HCV Elimination in a Health Network Serving Indigenous Communities in Northern California
This month we are launching a new series in Clinical Liver Disease: "Innovations in Hepatitis Elimination," in honor of World Hepatitis Day. The first article, "HCV Elimination in a Health Network Serving Indigenous Communities in Northern California" will be released on July 21st. For each article, we will host a virtual interview with the author to hear more about their work and how their findings can be translated to other elimination programs. Join us on July 22nd for the kick-off of this author interview series with Dr. Kathleen Cassel, an author of this first article, as she describes how Project ECHO is enabling HCV micro-elimination in 7 indigenous communities in Northern California.
Questions and Answers from Author Interview:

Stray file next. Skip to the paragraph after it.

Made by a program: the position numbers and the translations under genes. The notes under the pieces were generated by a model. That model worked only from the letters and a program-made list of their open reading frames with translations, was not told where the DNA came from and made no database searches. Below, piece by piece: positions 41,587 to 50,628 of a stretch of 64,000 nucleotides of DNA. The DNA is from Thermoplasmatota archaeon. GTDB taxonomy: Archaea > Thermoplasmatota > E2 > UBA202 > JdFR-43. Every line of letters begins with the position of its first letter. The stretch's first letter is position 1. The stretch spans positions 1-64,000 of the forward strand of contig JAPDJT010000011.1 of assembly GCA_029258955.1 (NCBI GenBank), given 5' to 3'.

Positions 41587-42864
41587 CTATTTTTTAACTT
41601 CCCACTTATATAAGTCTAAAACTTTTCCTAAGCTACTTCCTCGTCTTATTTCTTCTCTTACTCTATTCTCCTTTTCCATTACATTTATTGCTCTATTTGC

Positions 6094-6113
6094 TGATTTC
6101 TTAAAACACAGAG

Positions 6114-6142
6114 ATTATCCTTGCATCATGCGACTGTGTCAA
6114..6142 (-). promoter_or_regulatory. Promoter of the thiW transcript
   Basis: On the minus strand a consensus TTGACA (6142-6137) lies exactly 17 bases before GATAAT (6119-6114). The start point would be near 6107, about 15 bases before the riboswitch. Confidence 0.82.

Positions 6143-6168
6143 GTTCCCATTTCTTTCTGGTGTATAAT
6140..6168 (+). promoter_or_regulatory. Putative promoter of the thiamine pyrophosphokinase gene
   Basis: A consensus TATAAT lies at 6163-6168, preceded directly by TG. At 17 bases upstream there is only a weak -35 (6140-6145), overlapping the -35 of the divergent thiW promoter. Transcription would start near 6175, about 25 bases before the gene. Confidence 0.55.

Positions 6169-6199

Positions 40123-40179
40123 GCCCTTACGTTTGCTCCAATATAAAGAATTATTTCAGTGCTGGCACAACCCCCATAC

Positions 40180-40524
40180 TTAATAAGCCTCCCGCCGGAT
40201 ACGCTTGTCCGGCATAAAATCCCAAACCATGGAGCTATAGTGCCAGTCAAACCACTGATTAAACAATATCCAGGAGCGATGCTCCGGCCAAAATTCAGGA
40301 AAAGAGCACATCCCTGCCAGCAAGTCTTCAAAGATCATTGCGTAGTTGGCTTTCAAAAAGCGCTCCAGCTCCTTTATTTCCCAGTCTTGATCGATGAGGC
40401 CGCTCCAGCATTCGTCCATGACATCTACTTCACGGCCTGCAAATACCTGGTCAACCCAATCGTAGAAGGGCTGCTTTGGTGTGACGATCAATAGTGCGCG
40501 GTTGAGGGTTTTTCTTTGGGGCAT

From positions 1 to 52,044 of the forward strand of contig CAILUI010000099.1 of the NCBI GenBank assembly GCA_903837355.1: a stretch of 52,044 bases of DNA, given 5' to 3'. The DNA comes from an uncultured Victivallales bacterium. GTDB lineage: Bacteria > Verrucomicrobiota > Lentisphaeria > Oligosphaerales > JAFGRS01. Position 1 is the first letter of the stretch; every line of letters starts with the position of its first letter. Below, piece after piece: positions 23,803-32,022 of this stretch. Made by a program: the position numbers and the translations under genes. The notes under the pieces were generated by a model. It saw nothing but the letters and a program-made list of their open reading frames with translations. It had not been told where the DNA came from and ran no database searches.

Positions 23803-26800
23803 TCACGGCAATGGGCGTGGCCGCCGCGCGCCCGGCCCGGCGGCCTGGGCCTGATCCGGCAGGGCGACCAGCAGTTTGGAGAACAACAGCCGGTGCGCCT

Q: Given that this is a tribal community, how did you deal with the stigma? How did you get
people to step up to get treatment?
A: I didn't have many clients express a fear of stigma as an impedement to treatment. Possibly the high prevalence in our community normalized hepatitis C for people.
Q: Are most of your Boomers treated, and newer patients are mostly younger? What
proportion need substance use support and how do you address it?
A: Most of our boomers are treated, though we are still finding new cases as boomers are screened. We started a suboxone clinic to support HCV treatment and addictions treatment in the same setting. We have connections to the local rehab facility so that clients with HCV who enter addiction treatment can be connected to HCV treatment.